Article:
It brought to mind a VW bug I sold when my kids were in elementary school. The car served me well, but it was time for a larger family car. Problems, some fixed and others needing to be fixed, existed with the aging engine and so I placed an ad in the local paper for a low amount adding “sold as is”. Bugs were extremely popular back then and quickly responses came in. The first on the scene was a kid still dealing with acne accompanied by his two friends. I referred to them as Larry, Moe and Curly Joe. The largest of the three, not the buyer, knew everything there was to know about the combustion engine. At least he believed he did. Since what I know would fit in a thimble with ample space left over for a family of five, I wasn’t going to argue with him. Back then the car was probably “bitchin'” rather than tight, but whatever they called it after a short deliberation the prospective buyer handed me some bills and the pink slip was exchanged.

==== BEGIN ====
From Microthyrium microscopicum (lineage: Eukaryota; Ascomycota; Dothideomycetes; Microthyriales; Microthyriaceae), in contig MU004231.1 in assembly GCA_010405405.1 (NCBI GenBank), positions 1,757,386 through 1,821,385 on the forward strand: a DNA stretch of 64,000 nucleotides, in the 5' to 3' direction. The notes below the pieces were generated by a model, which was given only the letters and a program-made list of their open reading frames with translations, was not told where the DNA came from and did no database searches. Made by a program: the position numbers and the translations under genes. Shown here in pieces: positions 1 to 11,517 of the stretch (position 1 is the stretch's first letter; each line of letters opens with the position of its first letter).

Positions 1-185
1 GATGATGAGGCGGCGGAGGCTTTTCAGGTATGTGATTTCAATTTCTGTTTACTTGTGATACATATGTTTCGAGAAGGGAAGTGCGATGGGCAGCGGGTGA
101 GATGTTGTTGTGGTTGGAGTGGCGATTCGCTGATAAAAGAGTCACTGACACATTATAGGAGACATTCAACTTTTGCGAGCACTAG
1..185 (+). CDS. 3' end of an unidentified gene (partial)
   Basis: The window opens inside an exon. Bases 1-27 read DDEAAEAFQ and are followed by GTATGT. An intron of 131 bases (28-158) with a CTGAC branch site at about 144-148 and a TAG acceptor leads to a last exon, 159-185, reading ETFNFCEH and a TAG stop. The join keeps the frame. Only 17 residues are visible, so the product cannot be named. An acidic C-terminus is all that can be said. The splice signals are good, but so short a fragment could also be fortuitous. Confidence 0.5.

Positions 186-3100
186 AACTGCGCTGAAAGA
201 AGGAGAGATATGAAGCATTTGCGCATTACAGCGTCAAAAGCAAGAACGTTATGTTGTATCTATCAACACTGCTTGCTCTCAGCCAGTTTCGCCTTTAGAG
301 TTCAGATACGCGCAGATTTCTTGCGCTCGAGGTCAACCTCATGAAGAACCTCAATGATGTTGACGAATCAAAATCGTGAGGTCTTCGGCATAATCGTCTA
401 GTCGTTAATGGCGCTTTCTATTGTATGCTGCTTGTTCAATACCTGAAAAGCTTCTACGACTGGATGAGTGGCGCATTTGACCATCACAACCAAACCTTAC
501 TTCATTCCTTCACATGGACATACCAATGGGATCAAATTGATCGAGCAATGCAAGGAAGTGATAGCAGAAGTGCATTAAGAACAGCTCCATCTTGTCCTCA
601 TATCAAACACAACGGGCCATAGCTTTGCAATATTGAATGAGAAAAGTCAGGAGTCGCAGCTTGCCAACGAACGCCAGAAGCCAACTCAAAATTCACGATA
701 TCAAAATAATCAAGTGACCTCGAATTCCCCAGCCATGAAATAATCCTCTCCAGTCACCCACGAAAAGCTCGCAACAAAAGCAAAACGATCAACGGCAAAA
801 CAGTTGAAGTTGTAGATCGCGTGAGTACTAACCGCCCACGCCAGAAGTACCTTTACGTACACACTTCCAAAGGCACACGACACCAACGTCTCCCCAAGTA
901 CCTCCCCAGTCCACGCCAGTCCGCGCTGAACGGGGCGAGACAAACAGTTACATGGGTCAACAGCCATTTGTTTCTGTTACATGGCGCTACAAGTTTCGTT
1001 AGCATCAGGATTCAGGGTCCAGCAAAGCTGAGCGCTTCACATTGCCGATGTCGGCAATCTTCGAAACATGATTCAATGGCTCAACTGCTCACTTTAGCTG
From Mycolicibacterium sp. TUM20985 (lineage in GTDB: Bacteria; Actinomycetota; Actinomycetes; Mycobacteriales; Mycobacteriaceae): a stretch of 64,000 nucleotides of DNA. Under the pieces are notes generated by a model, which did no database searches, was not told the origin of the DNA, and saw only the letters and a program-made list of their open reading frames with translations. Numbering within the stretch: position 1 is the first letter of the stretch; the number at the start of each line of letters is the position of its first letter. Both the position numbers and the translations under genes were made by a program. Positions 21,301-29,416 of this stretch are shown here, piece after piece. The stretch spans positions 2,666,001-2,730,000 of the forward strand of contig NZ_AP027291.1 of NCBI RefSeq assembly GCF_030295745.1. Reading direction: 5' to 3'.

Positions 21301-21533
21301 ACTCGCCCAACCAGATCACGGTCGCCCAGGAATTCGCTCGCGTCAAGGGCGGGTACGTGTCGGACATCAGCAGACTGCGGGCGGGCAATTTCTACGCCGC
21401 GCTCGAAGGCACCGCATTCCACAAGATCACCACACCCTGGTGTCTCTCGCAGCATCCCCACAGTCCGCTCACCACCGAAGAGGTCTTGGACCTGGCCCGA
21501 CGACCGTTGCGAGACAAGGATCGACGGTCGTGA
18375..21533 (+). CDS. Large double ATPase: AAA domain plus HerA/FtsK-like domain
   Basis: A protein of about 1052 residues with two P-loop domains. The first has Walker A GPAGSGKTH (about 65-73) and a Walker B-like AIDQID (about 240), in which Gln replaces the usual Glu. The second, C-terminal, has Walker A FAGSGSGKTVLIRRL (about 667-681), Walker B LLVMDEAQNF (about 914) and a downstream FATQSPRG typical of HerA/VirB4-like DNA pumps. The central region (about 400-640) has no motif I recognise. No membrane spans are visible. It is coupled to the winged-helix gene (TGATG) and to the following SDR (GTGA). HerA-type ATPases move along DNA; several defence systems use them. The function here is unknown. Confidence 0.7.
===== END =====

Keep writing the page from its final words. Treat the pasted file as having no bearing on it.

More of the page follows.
Before he left he had trouble starting it. At that point I reiterated the car had problems and if he wanted his money back this would be the time to say so. Nodding his head no, the engine turned over. The die was cast. Watching them tooting off down the street like a cabbage eating elephant, I wondered if I’d seen the last of them. It turned out I had not.
For the rest of the weekend I fielded calls about the car, thankful when Monday rolled around and the ad ceased its run. Three weeks or so later Curly Joe gave me a ring. Nyck, nyck, nyck. The car, it seemed was dead and deader. I apologized. More, apparently, was expected. The $100 or so dollars he’d given me was well spent at that juncture. As badly as I felt about his situation, having turned away so many other potential buyers I didn’t feel obliged to return his money. Fair is fair. Trying to offer some assistance, I suggested he contact junk yards. VW’s part out well and if it was that serious of a problem perhaps he could part it out for far more than he paid for it. I couldn’t see him nodding his head no, but had a feeling he was.
Again, I apologized and wished him luck. I couldn’t see him making hand gestures, but had a feeling he was. The day after the phone call was a warm and breezy summer Saturday. I was looking forward to working in the yard and adding the new plants I’d purchased to the ones already blooming in the large bed around the palm tree out front. Pulling on my short overalls and a hat, I went out to the garage and opened the door. There in the middle of my planter on top of my beautiful irises and lovely daffodils was the VW. Really?